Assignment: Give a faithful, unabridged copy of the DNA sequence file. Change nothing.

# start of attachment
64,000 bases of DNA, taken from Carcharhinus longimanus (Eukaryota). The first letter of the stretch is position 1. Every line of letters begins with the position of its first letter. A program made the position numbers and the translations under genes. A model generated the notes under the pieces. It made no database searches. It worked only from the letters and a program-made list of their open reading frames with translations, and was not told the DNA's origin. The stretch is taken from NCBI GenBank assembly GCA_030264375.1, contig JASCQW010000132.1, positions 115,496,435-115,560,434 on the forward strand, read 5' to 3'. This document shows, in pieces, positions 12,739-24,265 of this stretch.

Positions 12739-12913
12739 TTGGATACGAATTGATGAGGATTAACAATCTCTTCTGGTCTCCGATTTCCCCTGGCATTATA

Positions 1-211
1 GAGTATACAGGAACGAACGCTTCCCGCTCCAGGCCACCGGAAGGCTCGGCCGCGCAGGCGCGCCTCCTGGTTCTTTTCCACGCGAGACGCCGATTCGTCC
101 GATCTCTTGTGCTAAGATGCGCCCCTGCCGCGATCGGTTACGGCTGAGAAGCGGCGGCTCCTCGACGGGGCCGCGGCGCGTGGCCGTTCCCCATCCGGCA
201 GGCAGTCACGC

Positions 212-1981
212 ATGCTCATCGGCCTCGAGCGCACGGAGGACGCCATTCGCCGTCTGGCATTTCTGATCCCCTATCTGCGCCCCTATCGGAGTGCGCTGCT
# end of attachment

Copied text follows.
64,000 bases of DNA, taken from Carcharhinus longimanus (Eukaryota). The first letter of the stretch is position 1. Every line of letters begins with the position of its first letter. A program made the position numbers and the translations under genes. A model generated the notes under the pieces. It made no database searches. It worked only from the letters and a program-made list of their open reading frames with translations, and was not told the DNA's origin. The stretch is taken from NCBI GenBank assembly GCA_030264375.1, contig JASCQW010000132.1, positions 115,496,435-115,560,434 on the forward strand, read 5' to 3'. This document shows, in pieces, positions 12,739-24,265 of this stretch.

Positions 12739-12913
12739 TTGGATACGAATTGATGAGGATTAACAATCTCTTCTGGTCTCCGATTTCCCCTGGCATTATA

Positions 1-211
1 GAGTATACAGGAACGAACGCTTCCCGCTCCAGGCCACCGGAAGGCTCGGCCGCGCAGGCGCGCCTCCTGGTTCTTTTCCACGCGAGACGCCGATTCGTCC
101 GATCTCTTGTGCTAAGATGCGCCCCTGCCGCGATCGGTTACGGCTGAGAAGCGGCGGCTCCTCGACGGGGCCGCGGCGCGTGGCCGTTCCCCATCCGGCA
201 GGCAGTCACGC

Positions 212-1981
212 ATGCTCATCGGCCTCGAGCGCACGGAGGACGCCATTCGCCGTCTGGCATTTCTGATCCCCTATCTGCGCCCCTATCGGAGTGCGCTGCT